Now, scholars have pointed out that Pilates role in the trial of Jesus is an odd one and the Gospels seem to go out of their way to portray him (and by extension Roman authority) in a good (or at least ambivalent) light. He is made out as a figure who doubted the accusations brought against Jesus, who did not personally want to execute him, and who in fact went out of his way to reason with the Jewish elders in favor of his release.

This is strange, because Pilate, as the Roman magistrate, bore the ultimate legal responsibility for Jesus’ execution. The right to sentence someone to death was restricted to the Roman administration and he could have refused to do so. Furthermore, Jesus was executed by means of crucifixion; which was the Roman way of executing slaves and rebels. It was a very specific punishment and, according to the gospel of James, Pilate even added the inscription “Jesus the Nazarene, King of the Jews” to the cross on which Jesus was crucified.

So the likelihood that the Gospel writers deliberately downplayed the Roman part in Jesus’ execution is generally taken for granted by most scholars. Apart from the textual hints pointing that way, the early Christians also had good political and religious reasons to lay the blame with the Jews/ a non-believing crowd, rather than the Roman state:

“The Jews” (that is, Jews who did not consider Jesus te be the Messiah) were the principal religious adversaries of the earliest Christians (at the time best defined as, Jews who did consider Jesus te be the Messiah) before they established themselves more solidly as a separate sect/religion.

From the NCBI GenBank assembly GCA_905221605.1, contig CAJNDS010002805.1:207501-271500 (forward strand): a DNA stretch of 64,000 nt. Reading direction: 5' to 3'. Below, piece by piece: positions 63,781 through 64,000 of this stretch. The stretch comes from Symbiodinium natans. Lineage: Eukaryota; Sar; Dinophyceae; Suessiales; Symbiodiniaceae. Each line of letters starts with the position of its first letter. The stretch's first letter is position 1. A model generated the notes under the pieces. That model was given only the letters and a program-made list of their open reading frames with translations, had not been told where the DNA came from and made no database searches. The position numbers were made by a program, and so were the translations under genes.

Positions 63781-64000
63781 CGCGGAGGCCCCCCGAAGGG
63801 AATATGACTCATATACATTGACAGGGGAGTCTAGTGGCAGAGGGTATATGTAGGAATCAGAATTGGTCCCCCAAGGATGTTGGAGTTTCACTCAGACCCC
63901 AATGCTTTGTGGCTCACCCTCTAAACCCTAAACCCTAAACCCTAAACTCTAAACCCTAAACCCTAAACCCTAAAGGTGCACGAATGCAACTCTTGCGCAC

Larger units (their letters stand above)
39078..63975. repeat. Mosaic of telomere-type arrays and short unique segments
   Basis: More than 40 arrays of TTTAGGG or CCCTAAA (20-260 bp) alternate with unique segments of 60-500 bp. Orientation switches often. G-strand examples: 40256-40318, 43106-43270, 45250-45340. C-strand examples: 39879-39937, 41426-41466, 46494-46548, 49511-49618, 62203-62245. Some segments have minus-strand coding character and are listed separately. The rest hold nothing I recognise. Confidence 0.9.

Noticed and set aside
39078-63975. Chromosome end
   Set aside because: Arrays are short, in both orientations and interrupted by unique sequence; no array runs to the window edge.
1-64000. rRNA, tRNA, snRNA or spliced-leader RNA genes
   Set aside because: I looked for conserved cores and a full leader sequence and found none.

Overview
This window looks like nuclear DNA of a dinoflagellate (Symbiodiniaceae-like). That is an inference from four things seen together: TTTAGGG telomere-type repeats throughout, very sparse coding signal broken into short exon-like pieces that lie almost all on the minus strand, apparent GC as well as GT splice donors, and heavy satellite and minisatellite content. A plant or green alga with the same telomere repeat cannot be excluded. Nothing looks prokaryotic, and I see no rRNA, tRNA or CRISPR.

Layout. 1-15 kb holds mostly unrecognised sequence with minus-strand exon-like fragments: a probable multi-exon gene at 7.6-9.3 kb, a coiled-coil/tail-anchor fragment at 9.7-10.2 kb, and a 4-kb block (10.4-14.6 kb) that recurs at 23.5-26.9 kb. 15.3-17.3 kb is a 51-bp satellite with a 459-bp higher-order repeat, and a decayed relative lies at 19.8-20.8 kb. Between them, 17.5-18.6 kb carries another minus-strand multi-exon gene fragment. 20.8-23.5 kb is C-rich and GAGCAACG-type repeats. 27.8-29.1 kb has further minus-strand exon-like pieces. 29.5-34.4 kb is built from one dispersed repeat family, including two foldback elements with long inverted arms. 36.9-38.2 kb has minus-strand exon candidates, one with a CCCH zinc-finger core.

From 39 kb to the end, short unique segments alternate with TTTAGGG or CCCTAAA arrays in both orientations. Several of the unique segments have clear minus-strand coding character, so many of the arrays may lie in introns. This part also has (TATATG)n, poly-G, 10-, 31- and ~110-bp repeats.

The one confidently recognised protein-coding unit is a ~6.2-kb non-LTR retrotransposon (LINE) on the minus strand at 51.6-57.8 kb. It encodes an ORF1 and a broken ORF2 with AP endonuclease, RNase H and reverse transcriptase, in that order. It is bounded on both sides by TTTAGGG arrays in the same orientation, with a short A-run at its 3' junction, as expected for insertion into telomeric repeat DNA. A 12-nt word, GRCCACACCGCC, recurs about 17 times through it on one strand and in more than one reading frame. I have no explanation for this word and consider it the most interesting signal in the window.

Neither the Roman state nor Roman citizens would have been very receptive to a Christianity focused on Roman guilt. The Roman state, as shown later in history, could have been expected to respond quite hostile to such accusations; of which the Gospel writers/earliest Christians would have been well aware.

So to get back to the question, how did the government reconcile the culpability of Rome regarding Jesus’ crucifixion when Christianity was legalized and implemented by the Roman Empire in the 4th century?

The answer is, that there really wasn’t much that needed to be reconciled.

Some traditions did partly blame (or at least punish) the individual Romans involved, such as the Roman soldier who pierced Jesus with a spear while on the cross. In one version, this soldier (Longinus) was said to spend an eternity in a cave where a lion would attack him every night, only to wake up healed … but, all things considered, 4th-century Christian beliefs were already formed in such a way, that they did not blame the Roman Empire or the Roman Emperor for the death of Jesus; they blamed the unbelieving, Jewish crowd/priests and this version of events was happily accepted by Roman converts, to which it was probably tailored, to begin with.

Adding to this, was the fact that early Christians tended to see their (or their ancestors) conversion to Christianity as being (spiritually) reborn and as such most Christians differentiated between pagan and Christian emperors; and, by extension, the pagan and Christian empires. In this view; Christ had been condemned by pagan Romans, who served a Roman Empire in which the pagan Gods were still dominant, and these Romans and that empire, were not the same (spiritually or morally) as the Christian Roman Empire that followed it (with some hick-ups) after the conversion of Constantine the Great and the various ecumenical councils held after 325CE under the auspices of the Roman state.

1. Written by u/ixnay2000.
2. On the Trial of Jesus, by Paul Winter
3. The Historical Jesus Through Catholic and Jewish Eyes, by Leonard Greenspoon
View Comments (0)

Leave a Reply

Your email address will not be published.

Scroll To Top